President Obama announced a plan Wednesday at the University of Colorado-Denver that could help millions pay off their student loans. It will let borrowers consolidate their debt into a single government loan at a lower rate.
But student debt in this country is approaching $1 trillion. On Wednesday, the College Board reported tuition and fees at public colleges rose by more than $600 this year. CBS News correspondent Dean Reynolds looks at what that means for students.
It would be nice if Katrina Manalac, a senior at the University of Illinois at Chicago, could just concentrate on her studies. But there's something else on her mind.
After she gets her diploma, she will have $50,000 in unpaid student loans.
"It's a really overwhelming feeling," Manalac described on what it's like. "As much as I don't want to think about it, I have to think about it."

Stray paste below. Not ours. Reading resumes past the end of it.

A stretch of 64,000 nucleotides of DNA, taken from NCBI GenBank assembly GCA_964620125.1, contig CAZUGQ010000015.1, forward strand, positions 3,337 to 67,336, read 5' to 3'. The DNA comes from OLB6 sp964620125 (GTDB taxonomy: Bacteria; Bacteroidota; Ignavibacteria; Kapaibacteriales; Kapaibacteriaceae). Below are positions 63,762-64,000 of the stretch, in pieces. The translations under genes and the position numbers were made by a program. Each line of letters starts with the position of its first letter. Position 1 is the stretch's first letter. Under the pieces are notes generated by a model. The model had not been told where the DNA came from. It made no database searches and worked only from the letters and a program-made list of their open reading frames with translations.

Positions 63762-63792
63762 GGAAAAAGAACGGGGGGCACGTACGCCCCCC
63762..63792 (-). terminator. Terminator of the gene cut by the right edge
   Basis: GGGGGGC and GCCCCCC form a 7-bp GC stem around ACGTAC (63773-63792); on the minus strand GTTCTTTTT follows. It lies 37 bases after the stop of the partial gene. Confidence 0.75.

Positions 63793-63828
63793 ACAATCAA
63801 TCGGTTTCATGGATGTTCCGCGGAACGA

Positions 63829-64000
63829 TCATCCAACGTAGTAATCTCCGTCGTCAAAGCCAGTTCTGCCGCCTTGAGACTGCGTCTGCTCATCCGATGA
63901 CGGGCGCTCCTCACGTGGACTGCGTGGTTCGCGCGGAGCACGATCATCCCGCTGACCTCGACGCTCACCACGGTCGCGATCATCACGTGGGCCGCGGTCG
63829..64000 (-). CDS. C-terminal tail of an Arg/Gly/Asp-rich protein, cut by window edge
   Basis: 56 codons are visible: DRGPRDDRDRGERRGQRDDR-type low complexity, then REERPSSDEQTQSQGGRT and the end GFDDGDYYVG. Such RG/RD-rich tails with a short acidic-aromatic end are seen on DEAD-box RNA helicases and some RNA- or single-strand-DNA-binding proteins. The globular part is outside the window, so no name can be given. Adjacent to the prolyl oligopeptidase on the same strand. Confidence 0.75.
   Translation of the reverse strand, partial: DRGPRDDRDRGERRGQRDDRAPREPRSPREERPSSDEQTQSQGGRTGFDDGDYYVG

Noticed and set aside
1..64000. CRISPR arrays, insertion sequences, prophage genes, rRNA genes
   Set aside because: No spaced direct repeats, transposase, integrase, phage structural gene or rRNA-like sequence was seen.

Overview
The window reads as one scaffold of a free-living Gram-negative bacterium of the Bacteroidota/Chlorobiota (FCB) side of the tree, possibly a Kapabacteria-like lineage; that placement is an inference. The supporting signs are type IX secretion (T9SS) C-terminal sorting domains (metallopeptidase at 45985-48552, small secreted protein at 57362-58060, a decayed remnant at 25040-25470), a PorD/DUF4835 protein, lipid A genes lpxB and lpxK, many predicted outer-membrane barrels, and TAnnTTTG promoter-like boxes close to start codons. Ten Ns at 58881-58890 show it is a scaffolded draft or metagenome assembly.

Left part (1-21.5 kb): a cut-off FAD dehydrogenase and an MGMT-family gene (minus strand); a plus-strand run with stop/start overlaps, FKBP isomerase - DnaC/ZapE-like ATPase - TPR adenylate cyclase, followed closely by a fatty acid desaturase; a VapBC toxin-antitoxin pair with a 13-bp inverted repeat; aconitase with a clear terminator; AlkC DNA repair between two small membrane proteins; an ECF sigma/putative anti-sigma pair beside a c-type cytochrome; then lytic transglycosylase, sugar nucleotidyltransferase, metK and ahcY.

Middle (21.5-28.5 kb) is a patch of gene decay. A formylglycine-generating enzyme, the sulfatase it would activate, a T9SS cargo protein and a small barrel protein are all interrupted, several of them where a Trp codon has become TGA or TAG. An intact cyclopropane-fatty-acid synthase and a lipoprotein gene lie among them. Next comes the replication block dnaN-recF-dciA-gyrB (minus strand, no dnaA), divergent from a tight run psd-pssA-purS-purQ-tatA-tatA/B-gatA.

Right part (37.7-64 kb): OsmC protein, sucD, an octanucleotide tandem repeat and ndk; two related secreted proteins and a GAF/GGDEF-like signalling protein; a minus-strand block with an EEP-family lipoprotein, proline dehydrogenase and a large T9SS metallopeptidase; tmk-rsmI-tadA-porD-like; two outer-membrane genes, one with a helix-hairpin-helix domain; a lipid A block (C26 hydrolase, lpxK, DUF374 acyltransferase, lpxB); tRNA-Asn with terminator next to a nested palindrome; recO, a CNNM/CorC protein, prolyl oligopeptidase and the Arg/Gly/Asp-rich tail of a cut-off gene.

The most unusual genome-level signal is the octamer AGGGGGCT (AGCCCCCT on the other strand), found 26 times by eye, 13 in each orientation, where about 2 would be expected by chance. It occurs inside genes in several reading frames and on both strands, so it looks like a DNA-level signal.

She needed the loans to cover the ever-escalating costs of going to school -- costs that have risen 8.3 percent at public universities in just the last year to an average of $17,000, even for in-state students.
"The biggest reason for tuition increases quite simply are state budget cuts," said Terry Hartle of the American Council on Education. "In the unrelenting mathematics of public higher education, state budget cuts equal tuition increases."
Now that the federal stimulus money to the states is running out, the squeeze will get worse.
In cash-strapped Illinois, the state owes nine public universities half a billion dollars in delayed payments. The consequences of that delay are larger classes, a faculty hiring freeze, and higher tuition.
To save money, Manalac had to move from the campus to her parents' home in the suburbs.
"Did you want to be living with your parents in your senior year?" asked Reynolds.
"No, I did not," Manalac said.
She wants to go to graduate school to become an occupational therapist -- meaning more loans and more debt.
Here is what CBS News' research department found out about the value of a college degree: The unemployment rate for high school graduates, -- 25 and older who didn't go to college -- is 9.1 percent. For those who have a bachelor's degree, it's 4.8 percent.